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Review by Rich Cline |
dir Dominic Cooke
scr Tom O'Connor
prd Adam Ackland, Ben Browning, Ben Pugh, Rory Aitken
with Benedict Cumberbatch, Merab Ninidze, Rachel Brosnahan, Jessie Buckley, Angus Wright, Zeljko Ivanek, Kirill Pirogov, Anton Lesser, Maria Mironova, Vladimir Chuprikov, Keir Hills, Alice Orr-Ewing
release US 19.Mar.21,
20/UK Lionsgate 1h52
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Based on an astonishing true story, this Cold War thriller has a crisply written script and is directed with a vivid sense of period, settings and especially the underlying political and moral issues. A wry sense of humour makes it feel unusually realistic, as do bristly performances. This is a riveting look behind the historical headlines, tracing a complex series of events with both clarity and nerves of steel.
As tensions between the USA and USSR reach breaking point in 1960, Russian intelligence colonel Oleg (Ninidze) wants to relieve pressure by passing secrets to the West. The CIA's Emily (Brosnahan) and MI6's James (Wright) select businessman Greville (Cumberbatch) as the courier, suggesting he expand his sales to Moscow. He doesn't fully understand what he's being asked to do, but knows not to tell his wife Sheila (Buckley). As the Cold War escalates, Berlin is divided and the Soviets begin installing missiles in Cuba. So Greville and Oleg's meetings take on a new urgency.
The key to this drama is the connection between Greville and Oleg, who bond while out drinking in Moscow and London. While Greville never knows what he's carrying, and Emily and James assure him by invoking the nuclear threat. Meanwhile, Oleg bets his life on working with Greville. So as stakes rise, the film skilfully gets under the surface, exploring both Greville's and Oleg's family relationships and singular predicaments. And the standoff between the Americans and Soviets creates churning tension.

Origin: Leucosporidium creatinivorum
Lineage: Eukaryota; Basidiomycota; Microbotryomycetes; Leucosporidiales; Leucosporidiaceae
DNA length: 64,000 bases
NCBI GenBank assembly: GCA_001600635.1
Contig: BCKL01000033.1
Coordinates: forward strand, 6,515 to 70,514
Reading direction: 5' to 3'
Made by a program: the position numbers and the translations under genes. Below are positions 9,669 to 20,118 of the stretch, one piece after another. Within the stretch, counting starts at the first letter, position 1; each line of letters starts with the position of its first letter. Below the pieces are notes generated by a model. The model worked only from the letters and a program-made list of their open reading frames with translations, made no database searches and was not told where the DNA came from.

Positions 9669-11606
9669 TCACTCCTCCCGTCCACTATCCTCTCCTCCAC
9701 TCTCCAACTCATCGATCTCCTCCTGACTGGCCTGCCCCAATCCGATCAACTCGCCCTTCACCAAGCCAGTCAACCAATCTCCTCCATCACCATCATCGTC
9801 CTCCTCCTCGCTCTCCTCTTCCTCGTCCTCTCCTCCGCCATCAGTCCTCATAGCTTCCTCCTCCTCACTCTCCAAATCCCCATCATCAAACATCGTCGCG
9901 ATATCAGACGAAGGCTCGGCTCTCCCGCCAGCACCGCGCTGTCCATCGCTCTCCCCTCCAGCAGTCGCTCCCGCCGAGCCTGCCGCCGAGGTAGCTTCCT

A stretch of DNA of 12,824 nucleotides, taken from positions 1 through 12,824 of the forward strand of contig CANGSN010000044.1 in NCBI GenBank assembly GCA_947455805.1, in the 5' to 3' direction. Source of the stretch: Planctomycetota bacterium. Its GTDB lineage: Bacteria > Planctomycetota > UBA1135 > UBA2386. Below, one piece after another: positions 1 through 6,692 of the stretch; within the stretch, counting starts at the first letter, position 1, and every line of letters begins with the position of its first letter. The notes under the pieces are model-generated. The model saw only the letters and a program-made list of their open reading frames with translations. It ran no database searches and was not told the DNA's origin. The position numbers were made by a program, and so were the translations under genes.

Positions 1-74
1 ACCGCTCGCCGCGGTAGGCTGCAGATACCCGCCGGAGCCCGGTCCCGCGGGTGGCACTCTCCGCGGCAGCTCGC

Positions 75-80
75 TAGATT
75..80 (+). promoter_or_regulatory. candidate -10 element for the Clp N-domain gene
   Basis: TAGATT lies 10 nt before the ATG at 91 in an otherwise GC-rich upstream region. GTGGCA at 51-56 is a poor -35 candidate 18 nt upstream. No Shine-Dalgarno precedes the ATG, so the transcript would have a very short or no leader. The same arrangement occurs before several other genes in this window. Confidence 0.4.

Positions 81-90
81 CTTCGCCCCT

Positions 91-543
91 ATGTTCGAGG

Cumberbatch is terrific as a hapless man on a mission. While Ninidze's engaging Oleg is essentially a work colleague, both as businessman and spy, their personal friendship is beautifully played with warm textures. Cumberbatch sharply captures Greville's uncertainty and growing confidence, while Ninidze finds nuance in Oleg's cool demeanour. Brosnahan is terrific as the tenacious, invested American, while Buckley gets a meatier role as the suspicious Sheila.
This classic-style spy thriller plays out in grounded, believable ways without Hollywood bombast. And it's rousingly suspenseful, a first-rate exploration of how average people quietly worked toward peace at a fraught moment in history, in full knowledge of the dangers. As Oleg says, "Maybe we are only two people, but this is how things change." The story is told without a specific perspective, which kind of limits its ability to resonate with the viewer, but as it shifts between Greville, Oleg and Emily, the bigger picture becomes properly involving, and the way the events play out is deeply moving.
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© 2021 by Rich Cline, Shadows on the Wall
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